For Nicola Sturgeon to lead her party to a third successive triumph in the Holyrood elections was a formidable achievement by any measure.
But the rhetoric of the campaign is one thing. The reality of consensus government quite another. And with Holyrood’s electoral system working to deny the SNP an overall majority, government by consensus is now an indisputable requirement.
Several SNP policies are likely to hit turbulence on the floor of the Holyrood chamber with a new and emboldened opposition. These include Air Passenger Duty and laws to curb sectarian behaviour at football grounds. But the first strong challenge is already emerging – over controversial plans to introduce a “Named Person” for every child in Scotland.
It is a flagship policy of the SNP and one introduced with the most sympathetic of motives – to ensure every child benefits from an informed welfare system and to reduce the incidence of child neglect and abuse.
Appalling cases in recent years fuelled a widespread demand for action. The “named person” legislation is designed to address these concerns by providing a designated social work professional to oversee the safety and care of each child.
The legislation received overwhelming support when it was brought before the parliament and was approved without a single opposing vote, being backed by 103 votes to nil. It has also survived a legal challenge and is due to take effect in August.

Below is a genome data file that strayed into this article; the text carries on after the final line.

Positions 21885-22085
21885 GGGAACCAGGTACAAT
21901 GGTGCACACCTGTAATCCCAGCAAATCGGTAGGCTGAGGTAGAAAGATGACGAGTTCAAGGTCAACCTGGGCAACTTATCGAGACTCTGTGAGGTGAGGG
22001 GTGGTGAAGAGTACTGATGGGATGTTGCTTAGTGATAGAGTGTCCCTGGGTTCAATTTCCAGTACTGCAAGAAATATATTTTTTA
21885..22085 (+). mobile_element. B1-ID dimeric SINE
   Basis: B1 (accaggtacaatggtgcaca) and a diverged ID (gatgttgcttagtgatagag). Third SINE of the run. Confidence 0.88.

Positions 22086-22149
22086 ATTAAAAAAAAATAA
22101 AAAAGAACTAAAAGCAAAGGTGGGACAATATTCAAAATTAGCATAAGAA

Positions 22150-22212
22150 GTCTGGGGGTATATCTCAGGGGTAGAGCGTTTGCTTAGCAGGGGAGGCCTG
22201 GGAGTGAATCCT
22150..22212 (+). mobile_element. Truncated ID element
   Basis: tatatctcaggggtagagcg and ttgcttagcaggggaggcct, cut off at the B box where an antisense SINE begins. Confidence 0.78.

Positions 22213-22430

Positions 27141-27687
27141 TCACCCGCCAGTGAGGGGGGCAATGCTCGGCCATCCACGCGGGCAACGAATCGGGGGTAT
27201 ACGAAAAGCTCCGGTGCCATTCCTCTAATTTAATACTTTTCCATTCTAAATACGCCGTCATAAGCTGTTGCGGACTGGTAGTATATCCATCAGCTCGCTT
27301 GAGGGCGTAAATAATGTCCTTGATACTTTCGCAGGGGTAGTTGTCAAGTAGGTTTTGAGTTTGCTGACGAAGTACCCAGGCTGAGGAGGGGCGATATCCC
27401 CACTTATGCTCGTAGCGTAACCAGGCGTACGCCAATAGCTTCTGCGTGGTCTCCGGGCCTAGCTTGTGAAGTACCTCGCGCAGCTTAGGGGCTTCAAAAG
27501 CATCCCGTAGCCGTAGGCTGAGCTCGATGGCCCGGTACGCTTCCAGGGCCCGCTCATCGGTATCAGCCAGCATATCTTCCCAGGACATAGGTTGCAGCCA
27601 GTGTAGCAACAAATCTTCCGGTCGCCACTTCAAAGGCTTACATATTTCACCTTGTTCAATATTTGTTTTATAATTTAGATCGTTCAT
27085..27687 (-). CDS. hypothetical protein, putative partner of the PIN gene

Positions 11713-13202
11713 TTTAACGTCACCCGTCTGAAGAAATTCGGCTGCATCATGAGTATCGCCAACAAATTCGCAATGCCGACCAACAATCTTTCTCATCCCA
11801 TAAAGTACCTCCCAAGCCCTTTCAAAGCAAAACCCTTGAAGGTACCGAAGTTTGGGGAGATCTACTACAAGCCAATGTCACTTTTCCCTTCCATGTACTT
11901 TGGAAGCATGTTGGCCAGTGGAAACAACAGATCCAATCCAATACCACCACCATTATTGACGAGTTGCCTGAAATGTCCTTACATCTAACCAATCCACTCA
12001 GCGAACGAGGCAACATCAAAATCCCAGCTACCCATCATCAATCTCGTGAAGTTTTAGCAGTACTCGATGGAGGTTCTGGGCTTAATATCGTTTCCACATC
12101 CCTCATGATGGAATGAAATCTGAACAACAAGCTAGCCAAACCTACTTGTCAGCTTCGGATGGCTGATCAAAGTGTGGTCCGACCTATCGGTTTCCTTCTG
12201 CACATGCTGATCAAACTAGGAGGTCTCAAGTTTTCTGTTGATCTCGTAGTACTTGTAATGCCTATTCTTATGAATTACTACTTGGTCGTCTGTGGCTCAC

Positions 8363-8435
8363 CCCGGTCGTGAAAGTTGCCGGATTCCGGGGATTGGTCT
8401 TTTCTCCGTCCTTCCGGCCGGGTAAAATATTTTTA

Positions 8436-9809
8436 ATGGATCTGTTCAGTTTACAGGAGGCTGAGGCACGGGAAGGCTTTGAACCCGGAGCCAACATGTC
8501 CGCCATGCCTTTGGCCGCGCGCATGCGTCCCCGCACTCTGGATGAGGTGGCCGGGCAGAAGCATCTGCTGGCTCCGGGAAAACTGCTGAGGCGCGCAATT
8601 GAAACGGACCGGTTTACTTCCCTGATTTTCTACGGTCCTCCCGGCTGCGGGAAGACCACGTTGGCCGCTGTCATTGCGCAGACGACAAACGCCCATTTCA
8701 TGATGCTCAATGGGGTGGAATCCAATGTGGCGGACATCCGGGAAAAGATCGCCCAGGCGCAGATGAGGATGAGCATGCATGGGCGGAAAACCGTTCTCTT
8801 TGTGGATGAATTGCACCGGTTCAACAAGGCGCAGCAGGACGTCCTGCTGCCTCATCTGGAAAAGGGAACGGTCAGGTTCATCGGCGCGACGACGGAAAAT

But the policy has drawn criticism from two fronts: those who fear that it interferes with family life and usurps the role of parents; and those concerned over the breach of privacy and a potentially dangerous extension of the power and remit of agents of the state into every home.
The SNP cannot count, as so recently it was able to do, on a compliant chamber.
The Scottish Conservatives, now the largest opposition grouping, are preparing to lead the revolt. The party says there is now a “natural majority” against the proposals in the parliament. Labour want the policy suspended, while the Liberal Democrats, who previously supported the scheme, have hardened their position with a warning that any intrusion into family life would be “unacceptable”.
Tory deputy leader Jackson Carlaw confirmed his party’s intention to frustrate the SNP on its “named person” scheme. The No to Named Persons (NO2NP) campaign has led the opposition, claiming that the law breaches the human rights of parents and children, undermining their right to a private life, and also breaches data protection laws because the State will compile and share family data too easily.
Ms Sturgeon continues to defend the plans, but admits there is “work to do” to address the “unfounded concerns” of some parents. Given the continuing breadth of opposition, the evident unease felt by many people, questions over the competence of welfare workers to undertake the new role, and not least the need to ensure support and co-operation from parents, the First Minister needs to pay heed and ensure there is wider support for this policy before rushing to enforce it.